And there were more. Film-noir detectives pursued and interrogated Madonna in another disco-tinged song, I Don’t Search I Find; Crave, which warns, “My cravings get dangerous,” flaunted a full-sized disco ball. A pair of robotic but sinuous dancers, with red lights for eyes, flanked Madonna as she sat at a piano for the ominous Future, while the video screen filled with images of urban and environmental destruction. She surrounded herself with a choir of brightly robed women and geometric Arabic designs in Come Alive, which used the metal castanets and triplet rhythm of Moroccan gnawa music to back her as, once again, Madonna’s lyrics rejected unwanted opinions and restrictions.
The concert’s unquestioned showstopper was Frozen, a somber ballad from the 1998 album Ray Of Light that offers healing: “If I could melt your heart, we’d never be apart.” Madonna appeared as a tiny figure onstage, surrounded by giant video projections of a dancer moving from a self-protective clutch to a tentative, then joyful unfurling and back. It was her oldest daughter, Lourdes, affirming the family connection in movement.
Madonna was more suited to the harder beat of Batuka a song based on the matriarchal, call-and-response Cape Verdean tradition of batuque. Backed by more than a dozen batuque drummers and singers — Orquestra Batukadeiras — and doing some hip-shimmying batuque moves, Madonna conveyed the delight of her discovery, even as the hand-played beat gave way to electronic percussion.
Forty-one musicians, dancers and singers appeared throughout the two-hour-plus show, which came with the same wardrobe changes as any of Madonna’s large-scale extravaganzas (one, before Vogue, was executed before the audience, shielded by a dressing table). The singer wasn’t onstage for one of the most powerful dance moments, a break between acts when a row of performers convulsed gracefully at the lip of the stage to irregular breaths, set to a recording of Madonna intoning lyrics from Rescue Me.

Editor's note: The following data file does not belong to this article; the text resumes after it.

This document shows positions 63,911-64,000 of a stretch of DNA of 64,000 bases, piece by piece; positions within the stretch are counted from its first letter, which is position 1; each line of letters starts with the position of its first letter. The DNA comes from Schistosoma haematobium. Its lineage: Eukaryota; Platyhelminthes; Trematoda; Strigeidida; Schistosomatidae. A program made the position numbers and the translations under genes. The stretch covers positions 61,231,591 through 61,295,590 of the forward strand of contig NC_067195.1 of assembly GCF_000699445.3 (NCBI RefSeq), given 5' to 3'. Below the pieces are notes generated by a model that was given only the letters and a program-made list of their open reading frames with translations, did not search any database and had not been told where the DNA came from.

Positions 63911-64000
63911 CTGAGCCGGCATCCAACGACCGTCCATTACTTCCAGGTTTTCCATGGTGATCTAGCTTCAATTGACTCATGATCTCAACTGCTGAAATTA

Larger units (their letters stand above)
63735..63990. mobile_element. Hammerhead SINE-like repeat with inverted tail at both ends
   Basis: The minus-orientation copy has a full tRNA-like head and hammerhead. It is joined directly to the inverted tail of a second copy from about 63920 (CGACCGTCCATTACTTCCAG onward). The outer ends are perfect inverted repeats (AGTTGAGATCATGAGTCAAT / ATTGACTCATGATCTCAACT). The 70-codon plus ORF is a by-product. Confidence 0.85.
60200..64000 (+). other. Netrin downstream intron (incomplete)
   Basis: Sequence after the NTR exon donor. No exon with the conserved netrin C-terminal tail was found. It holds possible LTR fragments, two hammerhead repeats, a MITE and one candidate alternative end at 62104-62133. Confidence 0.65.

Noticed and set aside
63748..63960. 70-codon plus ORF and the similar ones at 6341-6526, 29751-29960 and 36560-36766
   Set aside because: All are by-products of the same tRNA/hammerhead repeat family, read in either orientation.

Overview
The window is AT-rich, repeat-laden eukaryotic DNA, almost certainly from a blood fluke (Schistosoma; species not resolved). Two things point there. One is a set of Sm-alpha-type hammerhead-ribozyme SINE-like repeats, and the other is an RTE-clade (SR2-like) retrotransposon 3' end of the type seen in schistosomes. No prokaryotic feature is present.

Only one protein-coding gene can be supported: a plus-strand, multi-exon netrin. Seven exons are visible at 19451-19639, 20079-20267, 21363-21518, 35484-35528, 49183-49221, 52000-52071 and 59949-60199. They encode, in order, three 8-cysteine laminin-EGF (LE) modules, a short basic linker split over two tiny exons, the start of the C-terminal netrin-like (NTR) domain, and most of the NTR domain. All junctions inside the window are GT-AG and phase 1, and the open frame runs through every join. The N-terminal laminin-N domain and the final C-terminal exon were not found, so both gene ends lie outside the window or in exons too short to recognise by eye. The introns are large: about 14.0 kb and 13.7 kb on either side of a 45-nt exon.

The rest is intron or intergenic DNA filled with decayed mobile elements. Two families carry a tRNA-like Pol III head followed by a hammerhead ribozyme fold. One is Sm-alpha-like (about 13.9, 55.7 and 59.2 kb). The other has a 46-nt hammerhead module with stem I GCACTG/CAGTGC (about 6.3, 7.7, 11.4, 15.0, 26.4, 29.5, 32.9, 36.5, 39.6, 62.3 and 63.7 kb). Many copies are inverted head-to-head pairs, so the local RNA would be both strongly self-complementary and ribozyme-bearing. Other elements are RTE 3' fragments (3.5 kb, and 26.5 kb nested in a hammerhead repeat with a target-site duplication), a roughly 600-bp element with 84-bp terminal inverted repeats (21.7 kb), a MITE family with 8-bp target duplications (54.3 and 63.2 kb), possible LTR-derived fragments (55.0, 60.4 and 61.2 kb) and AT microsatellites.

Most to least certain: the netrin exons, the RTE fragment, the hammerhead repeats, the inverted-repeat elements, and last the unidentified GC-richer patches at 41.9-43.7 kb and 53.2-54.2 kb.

Madonna spoke to and with the audience repeatedly, taking advantage of the intimacy of the room to tell bawdy jokes, apologize for starting the show late and sip a fan’s beer. But in songs and stage patter, she sometimes conflated self-realization and self-absorption with social progress. Contrasting freedom and slavery after Come Alive, she announced that slavery “begins with ourselves,” forgetting that the slave trade was not the same as being “slaves to our phones.”
Yet with Madonna, the spirit is more about sounds and images than literalism. I Rise, which ends both the album and the concert, samples a speech by Emma Gonzalez, a survivor of the shooting at Marjory Stoneman Douglas High School in Parkland, Fla. then goes on to some clumsy lyrics. But in a small theater, with a gospelly beat, raised fists, images of protests worldwide, a rainbow flag, and Madonna and her troupe parading up the aisle — close enough for fans to touch — there was no denying the conviction.
- God Control
- Dark Ballet
- Human Nature
- Express Yourself
- Madame X Manifesto (video interlude)
- I Don’t Search I Find
- Papa Don’t Preach / American Life
- Coffin (video interlude)
- Fado Pechincha (with Gasper Varela)
- Killers Who Are Partying
- Welcome to My Fado Club / La Isla Bonita
- Extreme Occident
- Rescue Me” (video interlude)
- Come Alive
- Like a Prayer
- I Rise